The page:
Reed Doughty, Demetric Evans Not Expected to Return to Play for Washington Redskins

Safety Reed Doughty, taking down the Eagles' Reggie Brown last October, expects to be healthy for the 2009 season.
Safety Reed Doughty, taking down the Eagles' Reggie Brown last October, expects to be healthy for the 2009 season. (By Toni L. Sandys -- The Washington Post)
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By Jason Reid
Washington Post Staff Writer
Tuesday, February 24, 2009

The Washington Redskins will not make a tender offer to safety Reed Doughty, a team source said, and have not made an offer to defensive lineman Demetric Evans, meaning both are expected to hit the open market when free agency begins at 12:01 a.m. Friday.

A restricted free agent, Doughty began the 2008 season as the starting strong safety but played in only four games because of a nerve problem in his back that required surgery, and he finished the season on injured reserve. The operation went well, sources said, and Doughty expects to play this season. Although the Redskins have expressed interest in bringing him back, it appears Doughty, who has overcome many obstacles in his brief pro career, could be headed elsewhere.

"The Redskins have made it clear to us that they want Reed," said Doughty's agent, David Butz. "They made a business decision, Reed understands that, and it's not contentious with the Skins at all.

"Reed really likes it with the Redskins. All things being equal, we can easily see him going back there. In the meantime, we have to do our job and see what's available, what the other options are."

To retain Doughty's rights, the Redskins were required to make a tender offer of a little more than $1 million. The Redskins extended a one-year contract proposal for less than the tender amount, so Doughty will become an unrestricted free agent.

Doughty is fully recovered from surgery and eager to put last season behind him, Butz said. "You can't judge him on his game film from last year because he was hurt," Butz said. "He's not coming back at the same level he was last year. He's coming back at a higher level."

Doughty has reached heights few would have expected after the Redskins chose him with the 173rd overall selection in the 2006 draft. He quickly emerged as a key contributor on special teams and defense despite using a hearing aid in each ear. He had to lip-read and memorize hand signals to overcome his hearing loss.

Doughty also continued to perform well while coping with the chronic kidney failure of his young son, Micah, who was born prematurely. Micah underwent a kidney transplant last year and has been doing well, Doughty said recently.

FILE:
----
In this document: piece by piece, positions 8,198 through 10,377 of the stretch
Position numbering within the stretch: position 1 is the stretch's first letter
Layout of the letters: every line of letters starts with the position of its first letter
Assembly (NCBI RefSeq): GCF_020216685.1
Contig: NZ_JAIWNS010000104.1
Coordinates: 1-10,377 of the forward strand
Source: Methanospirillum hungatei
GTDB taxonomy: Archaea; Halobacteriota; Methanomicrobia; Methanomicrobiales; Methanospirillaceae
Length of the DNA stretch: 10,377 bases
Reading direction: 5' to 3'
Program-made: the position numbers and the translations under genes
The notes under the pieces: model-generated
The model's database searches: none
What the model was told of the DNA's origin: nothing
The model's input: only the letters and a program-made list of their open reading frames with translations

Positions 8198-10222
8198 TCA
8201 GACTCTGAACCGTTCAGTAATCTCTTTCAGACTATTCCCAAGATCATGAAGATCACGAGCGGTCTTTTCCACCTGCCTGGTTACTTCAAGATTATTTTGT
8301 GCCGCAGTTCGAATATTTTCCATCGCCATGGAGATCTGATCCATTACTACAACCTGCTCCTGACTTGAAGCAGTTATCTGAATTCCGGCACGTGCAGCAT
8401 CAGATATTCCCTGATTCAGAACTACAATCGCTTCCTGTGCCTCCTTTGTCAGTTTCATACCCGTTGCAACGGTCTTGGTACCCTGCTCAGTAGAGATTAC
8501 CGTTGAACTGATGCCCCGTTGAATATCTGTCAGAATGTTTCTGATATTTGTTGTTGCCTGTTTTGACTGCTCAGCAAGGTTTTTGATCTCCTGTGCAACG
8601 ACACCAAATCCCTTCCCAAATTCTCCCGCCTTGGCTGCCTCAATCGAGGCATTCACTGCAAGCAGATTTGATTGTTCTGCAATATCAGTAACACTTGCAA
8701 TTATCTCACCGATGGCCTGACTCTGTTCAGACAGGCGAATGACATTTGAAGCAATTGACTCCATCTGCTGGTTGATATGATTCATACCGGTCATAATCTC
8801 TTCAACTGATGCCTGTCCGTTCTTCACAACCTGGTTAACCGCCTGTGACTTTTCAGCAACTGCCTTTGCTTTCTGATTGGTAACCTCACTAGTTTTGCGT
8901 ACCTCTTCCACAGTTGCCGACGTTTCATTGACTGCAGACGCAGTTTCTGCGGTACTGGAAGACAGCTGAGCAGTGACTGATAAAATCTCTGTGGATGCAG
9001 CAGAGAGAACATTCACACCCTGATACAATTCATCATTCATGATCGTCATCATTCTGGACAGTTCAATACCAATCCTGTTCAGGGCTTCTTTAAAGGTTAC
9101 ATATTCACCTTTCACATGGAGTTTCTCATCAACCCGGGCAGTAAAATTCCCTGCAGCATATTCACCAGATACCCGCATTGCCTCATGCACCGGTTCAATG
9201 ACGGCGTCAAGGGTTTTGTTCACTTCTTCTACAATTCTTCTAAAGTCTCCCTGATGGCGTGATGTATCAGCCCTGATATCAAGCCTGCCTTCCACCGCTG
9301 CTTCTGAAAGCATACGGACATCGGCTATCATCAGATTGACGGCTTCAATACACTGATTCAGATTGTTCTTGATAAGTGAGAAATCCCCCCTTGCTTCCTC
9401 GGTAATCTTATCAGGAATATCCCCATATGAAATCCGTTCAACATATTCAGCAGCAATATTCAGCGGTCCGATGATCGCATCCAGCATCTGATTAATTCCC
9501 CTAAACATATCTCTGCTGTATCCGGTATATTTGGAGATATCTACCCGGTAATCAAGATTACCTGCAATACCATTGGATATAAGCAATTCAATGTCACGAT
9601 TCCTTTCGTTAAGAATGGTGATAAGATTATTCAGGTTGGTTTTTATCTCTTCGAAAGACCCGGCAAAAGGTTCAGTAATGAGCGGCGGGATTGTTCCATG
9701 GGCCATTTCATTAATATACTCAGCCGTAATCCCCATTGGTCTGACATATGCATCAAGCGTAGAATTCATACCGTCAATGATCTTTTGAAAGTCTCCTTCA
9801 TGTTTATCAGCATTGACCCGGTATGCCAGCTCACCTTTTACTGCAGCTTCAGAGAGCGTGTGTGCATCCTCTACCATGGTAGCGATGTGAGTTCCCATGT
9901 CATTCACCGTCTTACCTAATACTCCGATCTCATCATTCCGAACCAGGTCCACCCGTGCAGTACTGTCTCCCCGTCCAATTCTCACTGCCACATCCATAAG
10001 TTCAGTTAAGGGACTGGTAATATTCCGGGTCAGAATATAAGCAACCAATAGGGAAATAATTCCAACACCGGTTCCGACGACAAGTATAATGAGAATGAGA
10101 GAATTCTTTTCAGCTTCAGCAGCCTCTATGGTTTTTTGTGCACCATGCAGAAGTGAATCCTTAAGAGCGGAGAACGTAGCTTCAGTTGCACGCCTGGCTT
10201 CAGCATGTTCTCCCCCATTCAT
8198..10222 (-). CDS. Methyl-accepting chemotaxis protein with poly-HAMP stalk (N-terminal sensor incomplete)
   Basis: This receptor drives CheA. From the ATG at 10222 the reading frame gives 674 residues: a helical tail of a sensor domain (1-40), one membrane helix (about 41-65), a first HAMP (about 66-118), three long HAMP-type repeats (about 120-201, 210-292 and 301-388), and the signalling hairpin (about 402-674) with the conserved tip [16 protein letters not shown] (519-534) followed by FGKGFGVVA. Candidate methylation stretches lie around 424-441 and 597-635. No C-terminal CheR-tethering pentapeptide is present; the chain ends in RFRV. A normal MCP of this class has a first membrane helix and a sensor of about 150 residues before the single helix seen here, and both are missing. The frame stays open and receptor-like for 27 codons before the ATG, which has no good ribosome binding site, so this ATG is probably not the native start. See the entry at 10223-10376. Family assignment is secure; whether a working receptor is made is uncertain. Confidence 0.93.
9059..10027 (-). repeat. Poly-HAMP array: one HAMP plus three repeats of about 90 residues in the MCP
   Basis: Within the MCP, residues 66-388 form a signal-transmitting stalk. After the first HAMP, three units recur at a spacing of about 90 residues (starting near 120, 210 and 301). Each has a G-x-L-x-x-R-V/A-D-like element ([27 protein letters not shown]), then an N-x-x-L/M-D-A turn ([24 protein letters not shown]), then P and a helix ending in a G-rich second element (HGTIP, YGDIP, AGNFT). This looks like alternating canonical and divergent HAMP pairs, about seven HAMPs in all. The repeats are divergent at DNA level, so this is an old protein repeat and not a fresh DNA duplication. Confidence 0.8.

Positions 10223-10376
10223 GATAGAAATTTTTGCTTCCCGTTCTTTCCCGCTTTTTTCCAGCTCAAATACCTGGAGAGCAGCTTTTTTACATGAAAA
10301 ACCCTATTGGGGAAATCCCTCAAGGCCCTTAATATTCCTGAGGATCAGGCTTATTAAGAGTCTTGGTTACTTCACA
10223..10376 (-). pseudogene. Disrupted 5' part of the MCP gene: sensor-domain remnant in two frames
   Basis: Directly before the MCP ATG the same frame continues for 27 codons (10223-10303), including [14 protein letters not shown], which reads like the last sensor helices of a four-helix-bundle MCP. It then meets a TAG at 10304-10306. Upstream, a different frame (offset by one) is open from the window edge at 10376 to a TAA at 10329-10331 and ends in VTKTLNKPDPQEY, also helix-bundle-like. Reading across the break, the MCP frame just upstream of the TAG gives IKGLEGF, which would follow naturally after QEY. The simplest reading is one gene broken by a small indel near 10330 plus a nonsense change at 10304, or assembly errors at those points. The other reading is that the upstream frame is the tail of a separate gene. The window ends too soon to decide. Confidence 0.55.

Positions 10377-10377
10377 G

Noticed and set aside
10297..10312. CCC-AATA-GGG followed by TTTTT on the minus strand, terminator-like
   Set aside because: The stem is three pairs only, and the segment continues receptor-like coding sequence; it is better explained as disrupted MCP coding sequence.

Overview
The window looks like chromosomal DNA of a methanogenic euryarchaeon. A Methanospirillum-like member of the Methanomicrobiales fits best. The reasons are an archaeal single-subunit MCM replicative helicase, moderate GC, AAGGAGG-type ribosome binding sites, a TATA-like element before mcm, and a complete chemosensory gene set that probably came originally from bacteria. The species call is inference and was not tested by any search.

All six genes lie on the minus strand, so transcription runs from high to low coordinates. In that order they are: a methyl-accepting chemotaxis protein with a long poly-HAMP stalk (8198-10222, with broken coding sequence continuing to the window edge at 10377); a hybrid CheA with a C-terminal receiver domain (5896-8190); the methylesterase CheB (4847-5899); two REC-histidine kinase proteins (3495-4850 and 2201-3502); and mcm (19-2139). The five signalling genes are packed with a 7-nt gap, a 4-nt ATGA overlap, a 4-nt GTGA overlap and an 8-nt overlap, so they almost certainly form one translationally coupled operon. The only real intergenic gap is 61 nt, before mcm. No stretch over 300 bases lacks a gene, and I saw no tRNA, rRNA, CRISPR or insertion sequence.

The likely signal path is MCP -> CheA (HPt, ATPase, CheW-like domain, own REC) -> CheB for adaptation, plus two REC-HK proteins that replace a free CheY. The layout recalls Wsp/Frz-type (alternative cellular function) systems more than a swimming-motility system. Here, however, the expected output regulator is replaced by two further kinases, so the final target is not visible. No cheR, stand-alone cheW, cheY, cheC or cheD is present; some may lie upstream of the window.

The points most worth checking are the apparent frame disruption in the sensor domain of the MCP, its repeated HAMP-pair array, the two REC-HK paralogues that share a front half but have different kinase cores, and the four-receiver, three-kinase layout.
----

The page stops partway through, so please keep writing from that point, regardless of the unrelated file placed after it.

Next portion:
Doughty moved into the starting lineup in Week 11 of the 2007 season in place of Pro Bowl safety Sean Taylor, who was sidelined because of a sprained knee. He remained with the first team after Taylor's death later that season. Rookie safety Chris Horton moved ahead of Doughty on the depth chart early in the 2008 season, but Doughty continued to contribute, tutoring Horton on the nuances of playing strong safety. Doughty is well respected in the locker room and admired for how he maintained focus during adversity, several players said.

As for Evans, the Redskins met with his agent, Drew Rosenhaus, during the scouting combine at Indianapolis but have not extended a contract offer to the seven-year veteran, a team source said. A deal is not expected to be in place by Friday.

With the Redskins planning to bring back end Jason Taylor and considering re-signing end Phillip Daniels, who missed the 2008 season because of a knee injury, Evans might not be in the team's plans despite his strong performance last season at both end and tackle; he had a personal-best 3 1/2 sacks. He played a bigger role than expected as Taylor, who struggled with knee and calf injuries, was ineffective during his first season in Washington.

Evans is respected in the locker room for his selfless attitude and dedication to his teammates, and losing him would be a blow to team chemistry, several players said.

Of course, the Redskins could make a move toward Evans during free agency and sign him on the cheap if he has no other offers. That was their strategy last season, and it worked for them as several players re-signed for little more than the veteran minimum.

With the exception of cornerback DeAngelo Hall, whom the team has actively pursued during the combine, Washington's other potential free agents have not heard much from management. The Redskins have met with Hall's agent, Joel Segal, and remain interested in reaching an agreement.


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